Can Dogs Eat Compost? A Veterinary Charity Is Warning Dog Owners To Keep Their Pets Away From Food Waste

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Most dog owners will be familiar with the constant battle to prevent their pets from eating anything and everything they stick their nose into. But after a new warning from veterinary charity PDSA about the dangers lurking in compost bins, you might want to be a little extra vigilant about your dog's unauthorised snacking. Rotting food waste, the charity says, has the potential to fatally poison your dog — and almost did, in a recent case concerning two rescue dogs from Cheshire. So can dogs eat compost? No, they absolutely can't, and it's worth taking extra measures to ensure they can't access it.

As Metro reports, the warning comes after rescue dogs Cleo and Cobi wormed their way into a locked compost bin containing rotting potatoes, kept in their owner's shed in Crewe, Cheshire. Ash Beresford, 24, returned home to find his pets seriously ill. "I came home to find Cobi shaking with her eyes glazed over, and Cleo was unconscious," he said. "I knew immediately that something was very wrong, and then I spotted the empty compost caddy."

Beresford rushed his dogs to the nearest animal hospital, where their sickness was diagnosed: mycotoxicosis, the result of eating mouldy food. Andrew Hunt, a senior PDSA vet, told Metro, "As foods rot, the mould that occurs can produce compounds called mycotoxins. These are naturally occurring substances and while some types can be beneficial, such as penicillin, others can be highly toxic to both humans and animals."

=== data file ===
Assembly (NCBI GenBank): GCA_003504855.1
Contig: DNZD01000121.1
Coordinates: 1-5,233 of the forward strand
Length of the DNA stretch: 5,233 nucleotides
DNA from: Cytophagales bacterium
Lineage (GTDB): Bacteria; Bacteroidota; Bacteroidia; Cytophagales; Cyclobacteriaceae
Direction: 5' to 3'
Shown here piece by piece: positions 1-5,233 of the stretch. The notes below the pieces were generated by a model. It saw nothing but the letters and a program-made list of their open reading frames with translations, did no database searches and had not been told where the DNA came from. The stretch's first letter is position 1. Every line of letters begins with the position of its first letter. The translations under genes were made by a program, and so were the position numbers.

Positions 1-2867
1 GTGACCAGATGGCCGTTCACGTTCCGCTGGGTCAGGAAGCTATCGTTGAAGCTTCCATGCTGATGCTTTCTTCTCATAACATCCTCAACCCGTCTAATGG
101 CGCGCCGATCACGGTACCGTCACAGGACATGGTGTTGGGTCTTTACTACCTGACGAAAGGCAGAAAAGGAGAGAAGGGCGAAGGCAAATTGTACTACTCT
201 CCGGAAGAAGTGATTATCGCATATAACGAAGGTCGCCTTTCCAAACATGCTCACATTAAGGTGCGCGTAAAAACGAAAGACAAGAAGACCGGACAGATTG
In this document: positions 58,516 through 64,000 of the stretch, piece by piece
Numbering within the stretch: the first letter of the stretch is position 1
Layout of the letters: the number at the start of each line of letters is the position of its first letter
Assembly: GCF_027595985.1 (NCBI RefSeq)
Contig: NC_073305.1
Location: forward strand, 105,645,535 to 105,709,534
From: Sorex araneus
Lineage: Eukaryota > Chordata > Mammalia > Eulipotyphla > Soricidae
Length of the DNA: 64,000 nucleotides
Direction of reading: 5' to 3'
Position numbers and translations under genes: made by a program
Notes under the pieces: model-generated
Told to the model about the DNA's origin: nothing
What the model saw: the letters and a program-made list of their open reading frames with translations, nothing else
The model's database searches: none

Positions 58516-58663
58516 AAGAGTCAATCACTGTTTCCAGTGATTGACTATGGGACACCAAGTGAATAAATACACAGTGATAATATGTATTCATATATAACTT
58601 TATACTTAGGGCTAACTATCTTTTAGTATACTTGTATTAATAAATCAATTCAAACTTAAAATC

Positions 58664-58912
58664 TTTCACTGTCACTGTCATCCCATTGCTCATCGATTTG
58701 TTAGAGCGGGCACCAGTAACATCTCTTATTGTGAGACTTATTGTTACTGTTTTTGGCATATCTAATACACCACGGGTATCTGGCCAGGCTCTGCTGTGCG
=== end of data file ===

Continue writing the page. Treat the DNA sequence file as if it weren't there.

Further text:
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"There’s no antidote — treatment involves supporting the dogs to try and reduce their risk of seizures and other effects of poisoning while their bodies work through the toxins," he added. In the case of Cleo and Cobi, Hunt said, "the vets were doing everything they could, but we just had to wait and see how they would respond."

Fortunately for the pups, both ultimately received the all-clear, after hours of treatment involving intravenous infusions and medication to combat seizures. "At one point I was advised to say my goodbyes as it wasn’t certain that they would pull through," said owner Beresford. "When I got the call early the next morning to say they were out of danger, I can’t even begin to describe the relief I felt."

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So how can you prevent the most determined of dogs from clawing their way into the compost? Simply locking your compost bin might not be enough: it didn't stop Cleo and Cobi from getting in, after all. Website The Dog People offers some tips, including weighing down the lids of compost bins with heavy bricks or similar materials. Avoid putting foodstuffs that dogs can sniff out in the compost bin, like fish, meat, dairy products, bones, oil, or grease, and don't use accelerators like blood meal for the same reason.

If your dog's a digger, be sure to use a bin with a secure floor so your pup can't burrow their way in. Plus, keep a close eye on your dog whenever they're outside or anywhere near composting food. And when you're lamenting the vast efforts required just to keep your merrily self-destructive dog alive? Take a quick glance at their perfect adorable face, and remind yourself why it's entirely worth it.